Archive for Utrecht School of the Arts

HKU-handshake-materiaal

Documenten samenwerken:

  • Luister – Nederlands (alleen intern op HKU verspreiden!): link
  • Listen – Engels artikel: link
  • Improving communication with your sound designer: link

 

Zie ook:

Austin Wintory & Robin Hunicke – Samenwerken voor Journey (Indievelopment):

The video below, kindly sent to me by Tom, shows a panel discussion featured at Casual Connect Seattle (July 2012) about exactly this topic. I just love the word handshake in this context, as it’s spot on for the ideal collaboration. Might be a video just for you, dear Captivating Sound reader!

Communication between developer and external audio team has never been more important. This discussion will highlight the materials needed to properly execute a project, our process as audio designers, why it’s important for the developer to understand this, and how we can improve the audio experience. The panel features a cross-section of audio designers, all with a unique perspective on interfacing with the developer.

 

Sound vs. Vision & Time vs. Space (Gaver, Buxton, Bly)

If you’re designing interfaces, this small table that summarises the chapter contents by Buxton, Gaver & Bly (1991) concerning the use of sound and vision in interfaces might be handy.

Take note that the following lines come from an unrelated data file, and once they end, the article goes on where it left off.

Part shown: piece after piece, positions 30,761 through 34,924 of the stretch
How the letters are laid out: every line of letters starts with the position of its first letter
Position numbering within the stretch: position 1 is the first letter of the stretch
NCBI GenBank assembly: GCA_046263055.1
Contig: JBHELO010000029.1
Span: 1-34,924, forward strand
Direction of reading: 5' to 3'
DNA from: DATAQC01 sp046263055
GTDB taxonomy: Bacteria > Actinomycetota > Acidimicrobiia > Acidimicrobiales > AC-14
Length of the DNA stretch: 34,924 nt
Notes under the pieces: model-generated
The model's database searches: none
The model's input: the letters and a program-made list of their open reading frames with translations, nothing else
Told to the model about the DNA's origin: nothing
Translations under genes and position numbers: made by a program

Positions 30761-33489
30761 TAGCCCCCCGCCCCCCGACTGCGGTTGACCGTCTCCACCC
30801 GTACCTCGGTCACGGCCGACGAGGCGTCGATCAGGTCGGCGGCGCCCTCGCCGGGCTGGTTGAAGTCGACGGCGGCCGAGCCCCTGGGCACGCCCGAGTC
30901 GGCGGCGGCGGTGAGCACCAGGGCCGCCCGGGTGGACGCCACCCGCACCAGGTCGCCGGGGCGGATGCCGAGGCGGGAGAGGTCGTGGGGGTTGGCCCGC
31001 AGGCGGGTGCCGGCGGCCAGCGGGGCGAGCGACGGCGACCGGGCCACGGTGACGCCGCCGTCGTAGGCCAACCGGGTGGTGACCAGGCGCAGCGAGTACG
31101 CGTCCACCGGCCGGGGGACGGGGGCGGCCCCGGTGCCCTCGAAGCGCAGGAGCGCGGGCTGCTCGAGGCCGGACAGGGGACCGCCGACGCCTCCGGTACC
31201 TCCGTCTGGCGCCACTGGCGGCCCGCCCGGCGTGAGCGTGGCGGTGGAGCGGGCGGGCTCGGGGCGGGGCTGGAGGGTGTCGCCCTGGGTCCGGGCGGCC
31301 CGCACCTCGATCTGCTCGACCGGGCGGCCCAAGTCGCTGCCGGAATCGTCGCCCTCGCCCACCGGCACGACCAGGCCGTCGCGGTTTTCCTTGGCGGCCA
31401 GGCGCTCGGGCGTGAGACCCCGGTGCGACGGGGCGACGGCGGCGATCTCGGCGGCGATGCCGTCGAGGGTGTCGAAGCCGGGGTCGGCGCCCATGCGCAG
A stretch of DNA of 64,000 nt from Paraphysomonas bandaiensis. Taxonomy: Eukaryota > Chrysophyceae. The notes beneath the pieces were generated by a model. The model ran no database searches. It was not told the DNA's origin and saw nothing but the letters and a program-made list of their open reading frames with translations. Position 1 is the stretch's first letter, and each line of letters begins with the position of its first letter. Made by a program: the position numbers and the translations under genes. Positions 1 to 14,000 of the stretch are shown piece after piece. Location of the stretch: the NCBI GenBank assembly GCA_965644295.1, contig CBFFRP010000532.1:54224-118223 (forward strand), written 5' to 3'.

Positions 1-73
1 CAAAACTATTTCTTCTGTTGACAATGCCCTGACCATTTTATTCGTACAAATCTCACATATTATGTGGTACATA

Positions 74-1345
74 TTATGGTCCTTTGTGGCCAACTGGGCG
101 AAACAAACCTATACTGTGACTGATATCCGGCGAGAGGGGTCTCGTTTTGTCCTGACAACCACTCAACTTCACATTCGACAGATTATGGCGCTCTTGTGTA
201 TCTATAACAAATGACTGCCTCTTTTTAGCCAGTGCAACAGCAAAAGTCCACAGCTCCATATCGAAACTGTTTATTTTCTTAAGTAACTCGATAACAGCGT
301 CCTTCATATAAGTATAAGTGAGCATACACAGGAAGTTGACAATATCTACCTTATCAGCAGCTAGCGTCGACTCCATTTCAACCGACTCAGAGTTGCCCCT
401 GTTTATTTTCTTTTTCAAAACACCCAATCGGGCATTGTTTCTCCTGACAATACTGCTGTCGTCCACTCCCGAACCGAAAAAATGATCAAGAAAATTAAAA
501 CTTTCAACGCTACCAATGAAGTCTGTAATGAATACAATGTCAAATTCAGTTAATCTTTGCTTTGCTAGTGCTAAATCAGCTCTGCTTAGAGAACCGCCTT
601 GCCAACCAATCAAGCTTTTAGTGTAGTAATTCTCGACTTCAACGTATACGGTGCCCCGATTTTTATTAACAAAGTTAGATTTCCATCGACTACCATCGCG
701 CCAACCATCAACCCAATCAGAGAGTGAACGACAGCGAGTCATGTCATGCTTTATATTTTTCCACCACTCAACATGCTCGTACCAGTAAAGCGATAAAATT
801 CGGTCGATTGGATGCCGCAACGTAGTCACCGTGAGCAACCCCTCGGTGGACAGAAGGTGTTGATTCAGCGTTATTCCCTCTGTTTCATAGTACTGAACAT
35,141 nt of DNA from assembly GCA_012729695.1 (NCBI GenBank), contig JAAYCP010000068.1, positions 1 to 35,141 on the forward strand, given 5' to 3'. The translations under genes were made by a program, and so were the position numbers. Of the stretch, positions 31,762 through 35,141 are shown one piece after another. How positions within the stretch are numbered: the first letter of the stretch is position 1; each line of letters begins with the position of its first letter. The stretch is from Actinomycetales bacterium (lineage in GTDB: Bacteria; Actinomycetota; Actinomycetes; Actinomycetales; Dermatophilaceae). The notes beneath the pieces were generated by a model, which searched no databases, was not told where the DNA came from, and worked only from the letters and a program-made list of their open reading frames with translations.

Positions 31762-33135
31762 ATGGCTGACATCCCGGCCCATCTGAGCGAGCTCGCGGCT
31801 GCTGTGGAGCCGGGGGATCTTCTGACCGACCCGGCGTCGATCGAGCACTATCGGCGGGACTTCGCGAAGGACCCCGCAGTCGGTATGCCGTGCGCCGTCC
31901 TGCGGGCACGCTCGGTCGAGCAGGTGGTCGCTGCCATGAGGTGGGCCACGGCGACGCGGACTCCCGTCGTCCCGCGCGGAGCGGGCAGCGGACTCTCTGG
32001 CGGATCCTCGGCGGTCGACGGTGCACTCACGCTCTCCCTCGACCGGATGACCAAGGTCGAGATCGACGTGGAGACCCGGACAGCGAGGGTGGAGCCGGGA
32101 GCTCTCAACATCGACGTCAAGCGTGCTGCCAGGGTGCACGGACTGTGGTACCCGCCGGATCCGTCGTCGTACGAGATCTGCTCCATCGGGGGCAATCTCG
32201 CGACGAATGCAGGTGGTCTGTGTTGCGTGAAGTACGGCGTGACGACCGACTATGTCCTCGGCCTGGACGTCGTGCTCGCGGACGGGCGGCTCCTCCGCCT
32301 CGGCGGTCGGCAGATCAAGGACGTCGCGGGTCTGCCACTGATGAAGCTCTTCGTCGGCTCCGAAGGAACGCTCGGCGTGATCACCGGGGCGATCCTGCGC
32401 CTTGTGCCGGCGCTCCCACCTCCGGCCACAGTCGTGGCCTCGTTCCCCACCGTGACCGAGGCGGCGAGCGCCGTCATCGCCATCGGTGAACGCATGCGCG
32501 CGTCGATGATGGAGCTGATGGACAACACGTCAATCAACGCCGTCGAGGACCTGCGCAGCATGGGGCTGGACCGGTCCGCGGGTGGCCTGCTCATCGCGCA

Time Space
Sound
  • sound exists in time
  • good for display of changing events
  • available for a limited time
  • sound exists over space
  • no need to face source
  • a limited number of messages at once
Vision
  • vision exists over time
  • good for display of static objects
  • can be sampled over time
  • vision exists in space
  • user must face source
  • messages can be spatially distributed

Refer to: Buxton, W., Gaver, W. & Bly, S. (1991). The use of non­speech audio at the interface. Tutorial no. 8. In CHI’91 Conference proceedings, Human Factors in Computing Systems, ‘Reaching through technology’ (pp. 85‐90). New Orleans, ACM Press: Addison‐Wesley.

Listen – Improving the Cooperation between Game Designers and Audio Designers

Guitar Heroes - by SNDR

Guitar Heroes – by SNDR

In the design research investigation Listen! the multi-disciplinary collaboration between game design and audio design students is researched. The research focuses on gathering more insight in the creative design process of game audio and presents general recommendations and pitfalls for the development of game audio.

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NLN-player: interactive music